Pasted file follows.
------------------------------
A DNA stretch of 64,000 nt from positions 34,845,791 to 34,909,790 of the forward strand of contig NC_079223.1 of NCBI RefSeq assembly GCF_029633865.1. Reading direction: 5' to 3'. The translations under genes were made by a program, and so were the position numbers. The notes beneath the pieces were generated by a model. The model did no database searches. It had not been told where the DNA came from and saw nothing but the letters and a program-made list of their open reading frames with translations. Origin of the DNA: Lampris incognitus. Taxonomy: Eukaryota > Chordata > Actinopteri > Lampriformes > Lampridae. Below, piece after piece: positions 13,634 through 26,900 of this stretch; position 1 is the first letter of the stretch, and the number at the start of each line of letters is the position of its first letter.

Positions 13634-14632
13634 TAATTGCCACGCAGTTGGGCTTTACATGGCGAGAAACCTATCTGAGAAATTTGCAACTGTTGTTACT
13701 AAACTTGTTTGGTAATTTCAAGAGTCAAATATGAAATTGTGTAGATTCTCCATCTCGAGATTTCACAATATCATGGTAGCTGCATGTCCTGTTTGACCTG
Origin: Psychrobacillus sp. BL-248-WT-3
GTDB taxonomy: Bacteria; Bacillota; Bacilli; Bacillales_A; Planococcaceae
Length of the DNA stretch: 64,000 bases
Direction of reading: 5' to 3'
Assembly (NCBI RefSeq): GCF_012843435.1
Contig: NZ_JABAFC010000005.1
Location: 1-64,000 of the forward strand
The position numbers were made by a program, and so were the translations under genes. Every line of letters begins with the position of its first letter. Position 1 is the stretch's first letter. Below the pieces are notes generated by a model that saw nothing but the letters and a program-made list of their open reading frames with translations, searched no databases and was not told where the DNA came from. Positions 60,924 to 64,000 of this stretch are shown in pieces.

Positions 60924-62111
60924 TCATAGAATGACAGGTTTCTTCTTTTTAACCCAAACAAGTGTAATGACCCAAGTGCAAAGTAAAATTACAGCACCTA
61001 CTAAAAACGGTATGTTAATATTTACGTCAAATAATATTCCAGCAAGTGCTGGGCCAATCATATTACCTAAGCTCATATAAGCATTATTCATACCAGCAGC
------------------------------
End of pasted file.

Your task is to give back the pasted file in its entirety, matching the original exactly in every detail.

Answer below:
A DNA stretch of 64,000 nt from positions 34,845,791 to 34,909,790 of the forward strand of contig NC_079223.1 of NCBI RefSeq assembly GCF_029633865.1. Reading direction: 5' to 3'. The translations under genes were made by a program, and so were the position numbers. The notes beneath the pieces were generated by a model. The model did no database searches. It had not been told where the DNA came from and saw nothing but the letters and a program-made list of their open reading frames with translations. Origin of the DNA: Lampris incognitus. Taxonomy: Eukaryota > Chordata > Actinopteri > Lampriformes > Lampridae. Below, piece after piece: positions 13,634 through 26,900 of this stretch; position 1 is the first letter of the stretch, and the number at the start of each line of letters is the position of its first letter.

Positions 13634-14632
13634 TAATTGCCACGCAGTTGGGCTTTACATGGCGAGAAACCTATCTGAGAAATTTGCAACTGTTGTTACT
13701 AAACTTGTTTGGTAATTTCAAGAGTCAAATATGAAATTGTGTAGATTCTCCATCTCGAGATTTCACAATATCATGGTAGCTGCATGTCCTGTTTGACCTG
Origin: Psychrobacillus sp. BL-248-WT-3
GTDB taxonomy: Bacteria; Bacillota; Bacilli; Bacillales_A; Planococcaceae
Length of the DNA stretch: 64,000 bases
Direction of reading: 5' to 3'
Assembly (NCBI RefSeq): GCF_012843435.1
Contig: NZ_JABAFC010000005.1
Location: 1-64,000 of the forward strand
The position numbers were made by a program, and so were the translations under genes. Every line of letters begins with the position of its first letter. Position 1 is the stretch's first letter. Below the pieces are notes generated by a model that saw nothing but the letters and a program-made list of their open reading frames with translations, searched no databases and was not told where the DNA came from. Positions 60,924 to 64,000 of this stretch are shown in pieces.

Positions 60924-62111
60924 TCATAGAATGACAGGTTTCTTCTTTTTAACCCAAACAAGTGTAATGACCCAAGTGCAAAGTAAAATTACAGCACCTA
61001 CTAAAAACGGTATGTTAATATTTACGTCAAATAATATTCCAGCAAGTGCTGGGCCAATCATATTACCTAAGCTCATATAAGCATTATTCATACCAGCAGC